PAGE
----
Photographer spots 'hovering ship' off South Shields coast
Professional landscape photographer Steven Lomas captured this striking image of a ship appearing to be hovering in the air as he drove past the cliffs at Marsden.
Steven was on his way to work at around 8am on Tuesday, March 9 when he saw the unusual sight and pulled over his car to take the snap on his phone.
It comes just days after an image of a vessel ‘in the air’ was spotted near Falmouth, Cornwall.
Steven said he had seen the story reported in the news and had been looking out to see if he could spot the same on the South Shields coast.
Steven said: “I saw it as I was heading to work around 8am.
"I had seen the similar mirage down in Cornwall on the news recently and as I headed down the Marsden Bank I wondered if I would see something similar as the sea looked odd.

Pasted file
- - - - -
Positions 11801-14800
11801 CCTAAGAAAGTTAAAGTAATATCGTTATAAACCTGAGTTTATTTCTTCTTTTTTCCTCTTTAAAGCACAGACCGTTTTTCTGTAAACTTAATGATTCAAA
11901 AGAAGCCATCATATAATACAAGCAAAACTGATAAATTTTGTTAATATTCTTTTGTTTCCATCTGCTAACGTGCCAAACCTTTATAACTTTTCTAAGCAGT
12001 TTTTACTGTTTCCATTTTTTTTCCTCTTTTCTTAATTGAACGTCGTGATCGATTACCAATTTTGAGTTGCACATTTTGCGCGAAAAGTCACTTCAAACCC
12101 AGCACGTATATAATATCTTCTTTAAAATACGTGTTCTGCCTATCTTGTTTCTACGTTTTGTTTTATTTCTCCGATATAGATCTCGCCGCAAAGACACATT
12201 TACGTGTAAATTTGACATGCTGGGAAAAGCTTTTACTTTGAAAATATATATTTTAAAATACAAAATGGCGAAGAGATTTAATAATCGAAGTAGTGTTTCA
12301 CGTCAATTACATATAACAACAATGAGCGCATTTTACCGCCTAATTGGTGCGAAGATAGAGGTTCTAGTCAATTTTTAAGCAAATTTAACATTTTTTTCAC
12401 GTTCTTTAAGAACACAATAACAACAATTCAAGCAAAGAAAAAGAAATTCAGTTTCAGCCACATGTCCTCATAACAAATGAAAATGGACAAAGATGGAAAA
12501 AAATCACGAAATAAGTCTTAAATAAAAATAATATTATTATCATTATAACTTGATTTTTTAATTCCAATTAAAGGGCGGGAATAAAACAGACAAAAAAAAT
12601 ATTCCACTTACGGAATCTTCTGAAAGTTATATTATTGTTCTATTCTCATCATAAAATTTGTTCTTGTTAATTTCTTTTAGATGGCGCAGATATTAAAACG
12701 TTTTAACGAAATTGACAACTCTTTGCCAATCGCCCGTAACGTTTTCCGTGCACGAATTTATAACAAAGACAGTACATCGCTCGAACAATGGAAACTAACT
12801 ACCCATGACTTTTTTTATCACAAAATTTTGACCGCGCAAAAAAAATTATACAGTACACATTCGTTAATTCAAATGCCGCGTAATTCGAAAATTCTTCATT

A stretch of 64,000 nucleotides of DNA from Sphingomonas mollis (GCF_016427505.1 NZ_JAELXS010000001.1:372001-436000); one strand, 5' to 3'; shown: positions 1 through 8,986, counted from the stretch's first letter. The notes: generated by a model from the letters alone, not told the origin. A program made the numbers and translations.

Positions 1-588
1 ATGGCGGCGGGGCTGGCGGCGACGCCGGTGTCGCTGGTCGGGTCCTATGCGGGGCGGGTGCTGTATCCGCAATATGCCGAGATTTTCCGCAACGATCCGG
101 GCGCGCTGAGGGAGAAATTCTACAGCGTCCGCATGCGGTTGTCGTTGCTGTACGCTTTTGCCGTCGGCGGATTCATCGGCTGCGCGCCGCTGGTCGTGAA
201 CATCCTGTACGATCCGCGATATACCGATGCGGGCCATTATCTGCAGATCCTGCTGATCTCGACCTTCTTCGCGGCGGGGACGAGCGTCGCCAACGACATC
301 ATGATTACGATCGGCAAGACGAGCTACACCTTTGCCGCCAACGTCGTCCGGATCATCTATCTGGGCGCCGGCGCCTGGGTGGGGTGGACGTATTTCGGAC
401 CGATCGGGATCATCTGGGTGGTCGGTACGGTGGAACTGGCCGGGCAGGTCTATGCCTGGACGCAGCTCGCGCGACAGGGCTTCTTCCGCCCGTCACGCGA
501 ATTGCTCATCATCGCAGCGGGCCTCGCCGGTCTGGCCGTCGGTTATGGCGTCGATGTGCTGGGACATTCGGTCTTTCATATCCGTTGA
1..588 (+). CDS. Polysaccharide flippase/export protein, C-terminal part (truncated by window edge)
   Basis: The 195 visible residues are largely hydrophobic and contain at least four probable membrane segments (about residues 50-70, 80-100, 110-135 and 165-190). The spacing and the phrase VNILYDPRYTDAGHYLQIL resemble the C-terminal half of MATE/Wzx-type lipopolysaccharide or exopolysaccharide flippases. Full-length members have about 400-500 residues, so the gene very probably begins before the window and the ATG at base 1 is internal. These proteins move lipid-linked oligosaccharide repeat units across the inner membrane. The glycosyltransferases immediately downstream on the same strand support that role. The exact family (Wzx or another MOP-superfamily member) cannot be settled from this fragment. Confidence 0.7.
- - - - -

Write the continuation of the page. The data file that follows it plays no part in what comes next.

“It was good to see – especially with other ships around it appearing to be in the sea.”
BBC weather explained that the hovering ships were actually a ‘superior mirage’ - most commonly seen in polar regions.
BBC senior weather presenter Jen Bartram said on Twitter that this trick of the light is caused by a temperature inversion - a layer of cold air above the sea, with warmer air above.
As light travels to our eye from the ship, it bends towards the colder air, and it's this refraction which makes the eye think the ship is much higher than it really is.